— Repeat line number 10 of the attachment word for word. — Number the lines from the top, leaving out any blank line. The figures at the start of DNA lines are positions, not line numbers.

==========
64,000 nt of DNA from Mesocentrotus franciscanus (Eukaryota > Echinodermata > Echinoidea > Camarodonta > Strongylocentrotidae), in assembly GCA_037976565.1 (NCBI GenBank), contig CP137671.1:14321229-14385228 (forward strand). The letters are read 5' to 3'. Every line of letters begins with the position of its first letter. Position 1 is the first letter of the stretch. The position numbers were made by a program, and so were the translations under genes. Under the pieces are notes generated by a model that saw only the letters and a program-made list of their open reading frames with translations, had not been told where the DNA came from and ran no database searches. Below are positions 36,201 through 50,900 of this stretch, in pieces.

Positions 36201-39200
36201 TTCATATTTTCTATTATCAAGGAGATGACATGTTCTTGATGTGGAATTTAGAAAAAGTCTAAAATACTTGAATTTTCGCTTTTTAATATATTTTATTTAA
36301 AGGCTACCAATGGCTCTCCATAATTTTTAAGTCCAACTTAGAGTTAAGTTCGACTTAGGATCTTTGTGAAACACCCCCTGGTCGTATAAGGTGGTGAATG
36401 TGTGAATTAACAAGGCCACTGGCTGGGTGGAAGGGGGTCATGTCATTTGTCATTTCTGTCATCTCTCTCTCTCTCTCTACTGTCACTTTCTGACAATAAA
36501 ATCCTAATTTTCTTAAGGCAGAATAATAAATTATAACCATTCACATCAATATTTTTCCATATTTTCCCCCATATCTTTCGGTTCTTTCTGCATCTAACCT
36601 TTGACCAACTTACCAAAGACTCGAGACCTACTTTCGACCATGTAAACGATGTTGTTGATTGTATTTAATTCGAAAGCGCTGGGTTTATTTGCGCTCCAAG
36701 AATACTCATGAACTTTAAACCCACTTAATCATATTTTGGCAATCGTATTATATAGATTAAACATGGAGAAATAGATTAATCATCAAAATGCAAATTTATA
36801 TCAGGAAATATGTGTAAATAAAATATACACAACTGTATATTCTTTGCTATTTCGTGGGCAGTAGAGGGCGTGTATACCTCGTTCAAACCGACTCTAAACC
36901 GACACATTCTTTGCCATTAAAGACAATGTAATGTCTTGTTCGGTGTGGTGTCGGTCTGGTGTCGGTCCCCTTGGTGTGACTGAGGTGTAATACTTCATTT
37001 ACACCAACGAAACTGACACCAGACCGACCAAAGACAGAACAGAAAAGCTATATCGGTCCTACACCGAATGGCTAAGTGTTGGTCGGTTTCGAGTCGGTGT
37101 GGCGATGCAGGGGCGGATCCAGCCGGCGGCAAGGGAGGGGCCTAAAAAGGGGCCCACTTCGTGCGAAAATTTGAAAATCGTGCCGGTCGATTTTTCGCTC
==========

36901 GACACATTCTTTGCCATTAAAGACAATGTAATGTCTTGTTCGGTGTGGTGTCGGTCTGGTGTCGGTCCCCTTGGTGTGACTGAGGTGTAATACTTCATTT